There is a dearth of cookbooks featuring recipes for Northern fried chicken.
That’s because the whole world knows that fried chicken is a Southern thing with its roots going back to the ignominious Old South, when European and African cultures clashed but eventually meshed.
According to wisegeek.com, ancient cultures like those in China, Egypt, India and Rome were frying chickens thousands of years ago, but it wasn’t anything like the fried chicken we know today. Scottish families who settled in the South in Colonial days brought with them their recipes for frying whole chicken in animal fat, probably from sheep. I suppose this technique was pretty much the way whole turkeys are fried today.
Shortly after the Scots arrived, slaves were brought to America. African slaves, who had been frying chickens in palm oil for centuries, soon were called on to prepare meals for the slave owner. Fried chicken then was perfected, with whole chickens cut apart at the joints of the legs, thighs, hips and shoulders. African spices were added and the separated pieces of chicken were breaded in corn meal and/or flour before being fried in animal fat, probably from hogs.
Southern fried chicken was, therefore, born from a blending of African and European cultures. Though it often is imitated by chefs around the world, those who love it know you can’t take the “Southern” out of fried chicken and expect it to taste the same.
The best fried chicken is made in a cast-iron skillet or deep-fryer. I like both, but the iron frying pan method tends to leave a bigger mess to clean up.
You can’t fool me with pressure-fried or oven-fried chicken; it’s not the same. It has to be fried — really fried — to a crispy, golden brown in cooking oil or lard, or it’s not Southern fried chicken. Marinating chicken in salt brine or buttermilk and using a variety of spices to season it before frying only changes the regional flavor. It’s still Southern fried chicken.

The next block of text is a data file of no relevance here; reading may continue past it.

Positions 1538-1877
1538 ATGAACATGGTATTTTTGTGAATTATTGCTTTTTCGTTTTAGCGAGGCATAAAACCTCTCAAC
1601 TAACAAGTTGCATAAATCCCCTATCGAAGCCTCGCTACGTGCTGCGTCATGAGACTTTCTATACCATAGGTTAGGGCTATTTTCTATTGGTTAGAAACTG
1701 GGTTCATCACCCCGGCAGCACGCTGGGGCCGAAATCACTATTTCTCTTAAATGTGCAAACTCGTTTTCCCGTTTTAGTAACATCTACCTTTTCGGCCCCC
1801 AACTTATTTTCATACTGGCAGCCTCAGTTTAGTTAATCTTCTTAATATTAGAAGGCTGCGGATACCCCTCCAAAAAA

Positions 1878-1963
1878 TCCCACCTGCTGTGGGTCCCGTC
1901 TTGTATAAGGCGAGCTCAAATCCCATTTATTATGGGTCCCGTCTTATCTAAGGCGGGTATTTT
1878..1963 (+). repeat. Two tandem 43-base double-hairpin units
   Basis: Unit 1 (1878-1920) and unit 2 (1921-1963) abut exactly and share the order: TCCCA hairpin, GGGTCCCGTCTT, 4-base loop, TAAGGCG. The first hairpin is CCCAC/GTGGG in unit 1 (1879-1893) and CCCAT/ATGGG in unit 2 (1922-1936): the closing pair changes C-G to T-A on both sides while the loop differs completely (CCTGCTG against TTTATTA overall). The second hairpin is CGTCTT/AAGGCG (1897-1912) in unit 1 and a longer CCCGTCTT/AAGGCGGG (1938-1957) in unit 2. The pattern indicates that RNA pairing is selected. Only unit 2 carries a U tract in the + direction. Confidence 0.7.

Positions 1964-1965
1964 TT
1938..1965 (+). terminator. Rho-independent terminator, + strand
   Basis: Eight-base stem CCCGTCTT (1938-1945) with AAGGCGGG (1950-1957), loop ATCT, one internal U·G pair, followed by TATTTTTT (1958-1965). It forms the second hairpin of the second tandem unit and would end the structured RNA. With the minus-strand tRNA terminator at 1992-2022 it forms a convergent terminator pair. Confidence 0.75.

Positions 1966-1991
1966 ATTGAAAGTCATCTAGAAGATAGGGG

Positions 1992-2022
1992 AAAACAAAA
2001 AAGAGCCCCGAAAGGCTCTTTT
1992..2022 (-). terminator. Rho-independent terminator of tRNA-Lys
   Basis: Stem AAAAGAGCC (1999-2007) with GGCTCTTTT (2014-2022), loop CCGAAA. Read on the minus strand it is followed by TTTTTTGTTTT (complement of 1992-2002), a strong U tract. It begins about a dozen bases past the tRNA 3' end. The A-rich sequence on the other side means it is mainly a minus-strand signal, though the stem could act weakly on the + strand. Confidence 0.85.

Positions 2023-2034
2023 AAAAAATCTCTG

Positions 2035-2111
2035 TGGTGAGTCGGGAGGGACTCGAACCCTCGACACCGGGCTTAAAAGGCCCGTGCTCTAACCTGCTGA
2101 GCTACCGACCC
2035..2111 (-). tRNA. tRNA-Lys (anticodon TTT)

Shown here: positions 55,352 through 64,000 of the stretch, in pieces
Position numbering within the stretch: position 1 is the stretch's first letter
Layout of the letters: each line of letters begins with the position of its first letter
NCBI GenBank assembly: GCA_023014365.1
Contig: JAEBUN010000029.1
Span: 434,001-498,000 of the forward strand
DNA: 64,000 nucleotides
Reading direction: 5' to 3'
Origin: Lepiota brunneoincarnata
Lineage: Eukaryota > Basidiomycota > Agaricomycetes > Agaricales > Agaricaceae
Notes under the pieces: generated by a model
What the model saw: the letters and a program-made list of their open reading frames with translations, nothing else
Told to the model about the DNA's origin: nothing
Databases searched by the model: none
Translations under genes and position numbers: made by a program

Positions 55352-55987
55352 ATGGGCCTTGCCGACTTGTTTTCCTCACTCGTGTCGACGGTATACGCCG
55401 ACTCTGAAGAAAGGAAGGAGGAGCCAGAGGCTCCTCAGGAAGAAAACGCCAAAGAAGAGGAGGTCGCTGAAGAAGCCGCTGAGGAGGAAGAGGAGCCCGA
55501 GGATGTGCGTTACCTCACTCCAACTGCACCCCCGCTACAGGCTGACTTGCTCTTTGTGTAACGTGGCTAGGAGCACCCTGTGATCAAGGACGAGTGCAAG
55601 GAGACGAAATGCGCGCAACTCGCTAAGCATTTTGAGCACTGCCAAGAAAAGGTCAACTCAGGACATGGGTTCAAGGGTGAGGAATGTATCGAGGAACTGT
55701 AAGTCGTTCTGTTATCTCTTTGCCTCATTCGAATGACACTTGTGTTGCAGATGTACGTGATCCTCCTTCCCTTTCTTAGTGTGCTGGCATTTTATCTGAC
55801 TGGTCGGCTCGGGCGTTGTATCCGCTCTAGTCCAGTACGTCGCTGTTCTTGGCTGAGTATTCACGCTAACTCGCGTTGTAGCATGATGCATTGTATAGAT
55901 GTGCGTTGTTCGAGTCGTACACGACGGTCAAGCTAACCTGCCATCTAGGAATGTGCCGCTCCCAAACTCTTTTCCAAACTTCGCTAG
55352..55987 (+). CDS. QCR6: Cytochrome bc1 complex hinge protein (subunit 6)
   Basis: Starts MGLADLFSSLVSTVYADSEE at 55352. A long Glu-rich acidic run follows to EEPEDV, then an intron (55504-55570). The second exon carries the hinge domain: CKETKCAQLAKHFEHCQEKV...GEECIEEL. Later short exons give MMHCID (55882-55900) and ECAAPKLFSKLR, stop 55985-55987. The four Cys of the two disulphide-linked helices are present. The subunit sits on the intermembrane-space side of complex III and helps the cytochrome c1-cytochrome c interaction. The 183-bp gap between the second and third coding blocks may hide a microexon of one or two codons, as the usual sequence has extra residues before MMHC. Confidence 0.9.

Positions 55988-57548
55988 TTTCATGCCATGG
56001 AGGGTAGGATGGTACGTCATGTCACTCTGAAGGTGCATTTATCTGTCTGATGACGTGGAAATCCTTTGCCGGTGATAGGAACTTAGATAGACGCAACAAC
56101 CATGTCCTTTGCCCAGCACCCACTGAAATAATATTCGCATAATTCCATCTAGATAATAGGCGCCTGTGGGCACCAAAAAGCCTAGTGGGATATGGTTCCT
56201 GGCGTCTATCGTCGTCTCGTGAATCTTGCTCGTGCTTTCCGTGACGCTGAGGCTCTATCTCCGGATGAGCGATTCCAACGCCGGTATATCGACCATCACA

Some of the best fried chicken I’ve had outside my home, my mama’s or mother-in-law’s can be found locally at Sybil’s Family Restaurant in Jesup. Great fried chicken also can be found at Jestine’s Kitchen in Charleston, S.C., the Blue Willow Inn in Social Circle and the Bulloch House in Warm Springs.
The Bulloch House, by the way, features that part of the chicken rarely talked about anymore: the pulley bone (also called the wishbone). The pulley bone is taken from the top of the breastbone, and there’s more flavor in the pulley than the rest of the chicken combined.
I’m told by a reliable source that Buckner’s Family Restaurant in Jackson has the best Southern fried chicken in the world. Not having been there — yet — I’ll have to stand by the restaurant I found to have the best fried chicken: the Smith House Restaurant and Hotel in Dahlonega.
This restaurant, which is built on top of an old gold mine, features family style meals. When it was time for dessert, I passed on the homemade cake, pies and cookies and asked for two more pieces of chicken. I’ve since given much thought to how they make their chicken so mouth-watering.
The following is my recipe for Southern fried chicken:
Begin with two whole chickens already cut apart, including breasts, legs, thighs and wings. Wash off each piece and remove that unwanted tips on the wings. Place the chicken in a large bowl and fill it with buttermilk, ensuring each piece is covered. Marinate the pieces overnight.
The next day, remove the chicken from the marinade and lay each piece on a large, flat pan or cutting board. Meanwhile, prepare your deep-fryer, setting it for 375 degrees. I recommend peanut oil, but you can use canola oil. Season both sides of each piece of chicken with salt and pepper or Cajun seasoning salt, which is my preference. Carefully coat each piece of chicken in all-purpose flour, ensuring the whole piece is covered — but not caked — in batter.
It’s wise to place breasts in the fryer first as they take longer to cook. Follow the breasts with thighs then legs then wings. When your chicken is golden brown, it’s Southern fried.